The fact that most developing countries, especially the LDCs, landlocked and island countries still facing huge problems in expanding their trade, such as declining terms of trade and export earnings; persistent tariffs in the forms of tariff escalation and tariff peaks and emergence of new types of non-tariff barriers such as concerns for food safety, health care; poorly functioning international commodity agreements, and so on are certainly indicative of the major limitations confronting the international community, including Unctad in the discharge of its mandate. One of the biggest challenges for Unctad in the coming years will be to reverse the trend of decline and instability of world commodity prices and the resulting terms-of-trade losses that have reduced the export earnings of many developing countries, particularly the LDCs and the African countries.
Most African countries depend on two-three main primary commodity exports for the bulk of their foreign exchange earnings, and as a result they have to contend with the problem of short-term instability of primary commodity prices.
Further, value retention by developing countries producers of commodities is decreasing, and their participation in international and domestic value chains is a major challenge.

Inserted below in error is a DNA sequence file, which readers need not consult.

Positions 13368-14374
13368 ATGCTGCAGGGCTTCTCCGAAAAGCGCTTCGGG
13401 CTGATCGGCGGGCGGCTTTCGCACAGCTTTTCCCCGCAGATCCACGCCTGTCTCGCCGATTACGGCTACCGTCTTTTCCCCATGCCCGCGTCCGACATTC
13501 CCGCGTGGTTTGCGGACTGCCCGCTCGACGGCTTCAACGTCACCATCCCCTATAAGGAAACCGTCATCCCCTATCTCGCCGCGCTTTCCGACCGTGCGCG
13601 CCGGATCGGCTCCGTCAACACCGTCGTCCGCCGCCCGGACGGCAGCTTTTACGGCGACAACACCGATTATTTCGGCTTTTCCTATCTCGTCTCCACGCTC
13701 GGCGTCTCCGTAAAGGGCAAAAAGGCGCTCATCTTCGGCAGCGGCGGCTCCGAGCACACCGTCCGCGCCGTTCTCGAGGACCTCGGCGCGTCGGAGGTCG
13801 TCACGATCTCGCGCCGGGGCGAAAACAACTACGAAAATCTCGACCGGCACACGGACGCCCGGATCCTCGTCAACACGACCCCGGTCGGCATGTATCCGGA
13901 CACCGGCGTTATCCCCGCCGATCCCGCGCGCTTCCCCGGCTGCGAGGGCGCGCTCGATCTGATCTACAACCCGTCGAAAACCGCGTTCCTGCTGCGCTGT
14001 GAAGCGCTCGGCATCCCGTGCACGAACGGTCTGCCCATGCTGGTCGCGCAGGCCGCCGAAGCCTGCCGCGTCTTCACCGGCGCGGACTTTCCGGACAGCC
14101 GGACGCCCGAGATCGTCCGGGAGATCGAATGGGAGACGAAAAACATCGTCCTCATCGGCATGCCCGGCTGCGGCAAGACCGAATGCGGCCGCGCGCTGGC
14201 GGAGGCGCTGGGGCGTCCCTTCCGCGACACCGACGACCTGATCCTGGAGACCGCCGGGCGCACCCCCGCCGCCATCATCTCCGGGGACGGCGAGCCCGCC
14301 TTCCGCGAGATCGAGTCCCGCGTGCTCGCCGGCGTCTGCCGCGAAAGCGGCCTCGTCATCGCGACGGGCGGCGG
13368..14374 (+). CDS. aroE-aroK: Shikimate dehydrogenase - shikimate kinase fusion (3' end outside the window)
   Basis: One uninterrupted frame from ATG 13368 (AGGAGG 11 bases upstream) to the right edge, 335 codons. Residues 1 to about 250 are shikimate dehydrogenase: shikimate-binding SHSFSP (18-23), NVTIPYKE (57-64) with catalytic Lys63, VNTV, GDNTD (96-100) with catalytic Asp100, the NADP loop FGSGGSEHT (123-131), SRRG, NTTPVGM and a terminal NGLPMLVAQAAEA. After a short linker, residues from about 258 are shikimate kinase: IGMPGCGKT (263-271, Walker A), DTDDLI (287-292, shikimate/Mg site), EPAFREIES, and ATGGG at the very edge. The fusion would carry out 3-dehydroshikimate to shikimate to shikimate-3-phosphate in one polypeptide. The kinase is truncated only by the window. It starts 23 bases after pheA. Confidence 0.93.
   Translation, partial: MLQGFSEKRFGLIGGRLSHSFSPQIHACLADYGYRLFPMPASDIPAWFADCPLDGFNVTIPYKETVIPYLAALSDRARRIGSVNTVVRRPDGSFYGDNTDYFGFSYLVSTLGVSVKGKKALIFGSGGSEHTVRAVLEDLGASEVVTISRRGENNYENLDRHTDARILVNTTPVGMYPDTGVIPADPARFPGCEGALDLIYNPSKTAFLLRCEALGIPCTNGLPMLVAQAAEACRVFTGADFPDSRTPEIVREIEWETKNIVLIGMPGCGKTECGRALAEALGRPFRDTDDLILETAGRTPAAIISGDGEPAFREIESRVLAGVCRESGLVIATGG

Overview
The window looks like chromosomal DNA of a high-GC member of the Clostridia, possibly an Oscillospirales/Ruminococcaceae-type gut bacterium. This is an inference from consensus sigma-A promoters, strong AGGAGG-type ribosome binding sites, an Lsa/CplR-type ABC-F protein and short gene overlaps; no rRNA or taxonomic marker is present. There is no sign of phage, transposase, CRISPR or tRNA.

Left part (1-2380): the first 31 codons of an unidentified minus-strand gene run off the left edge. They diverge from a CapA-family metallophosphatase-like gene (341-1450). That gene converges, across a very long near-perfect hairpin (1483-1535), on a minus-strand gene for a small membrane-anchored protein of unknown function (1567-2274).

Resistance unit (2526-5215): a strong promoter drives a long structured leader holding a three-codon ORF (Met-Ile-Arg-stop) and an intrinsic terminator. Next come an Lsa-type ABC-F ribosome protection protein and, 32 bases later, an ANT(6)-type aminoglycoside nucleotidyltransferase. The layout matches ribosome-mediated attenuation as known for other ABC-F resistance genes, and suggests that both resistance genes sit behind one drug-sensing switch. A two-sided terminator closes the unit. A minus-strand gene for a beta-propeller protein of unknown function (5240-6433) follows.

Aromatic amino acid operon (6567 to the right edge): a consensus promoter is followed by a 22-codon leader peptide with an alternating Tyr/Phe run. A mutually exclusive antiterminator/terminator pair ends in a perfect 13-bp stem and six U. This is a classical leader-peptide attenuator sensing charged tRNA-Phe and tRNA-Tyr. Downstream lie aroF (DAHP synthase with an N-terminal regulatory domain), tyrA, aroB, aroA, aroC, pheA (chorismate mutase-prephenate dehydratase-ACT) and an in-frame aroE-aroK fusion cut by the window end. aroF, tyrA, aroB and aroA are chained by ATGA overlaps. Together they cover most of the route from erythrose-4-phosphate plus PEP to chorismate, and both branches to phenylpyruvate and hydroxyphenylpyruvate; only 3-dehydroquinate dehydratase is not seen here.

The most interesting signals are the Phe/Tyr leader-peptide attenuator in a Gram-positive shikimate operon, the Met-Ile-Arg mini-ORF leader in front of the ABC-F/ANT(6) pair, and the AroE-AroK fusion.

Hence, there is need to give renewed impetus to the problems of commodity-exporting countries, which includes improving terms of trade and diversification of their exports. This issue has been very rightly identified as one of the sub-themes for Unctad XI.
In the beginning of the new millennium, some major international conferences were held which came out with comprehensive sets of agenda, identifying not only goals but also outlined the plan of action as well in the field of trade, finance and sustainable development.
To begin with, in 2000, the UN in its Millennium Declaration identified eight Millennium Development Goals (MDGs) that includes, inter alia, halving the proportion of people living in extreme poverty and hunger, and achieving universal primary education by 2015.
In 2001, the Third UN LDC Conference was held at Brussels, which was followed by Fourth Ministerial Conference of the WTO at Doha to launch a new round of trade negotiations. In 2002, first the UN sponsored Financing for Development Conference resulting in Monterrey Consensus and then the Plan of Implementation agreed at the World Summit on Sustainable Development (WSSD) held at Johannesburg in South Africa.
The major challenge, however, is the implementation of the outcomes of these global conferences. Unctad is, therefore, expected to make a substantial contribution towards their implementation.
It has also been reiterated in the Pre-Conference Negotiating Text of Unctad XI that it should specifically aim at contributing to the implementation of the Programme of Action for the LDCs agreed at the Third UN Conference on the LDCs, the Monterrey Consensus, the Plan of Implementation agreed at WSSD as well as the Doha Development Agenda to help achieve the internationally agreed goals contained in the Millennium Declaration.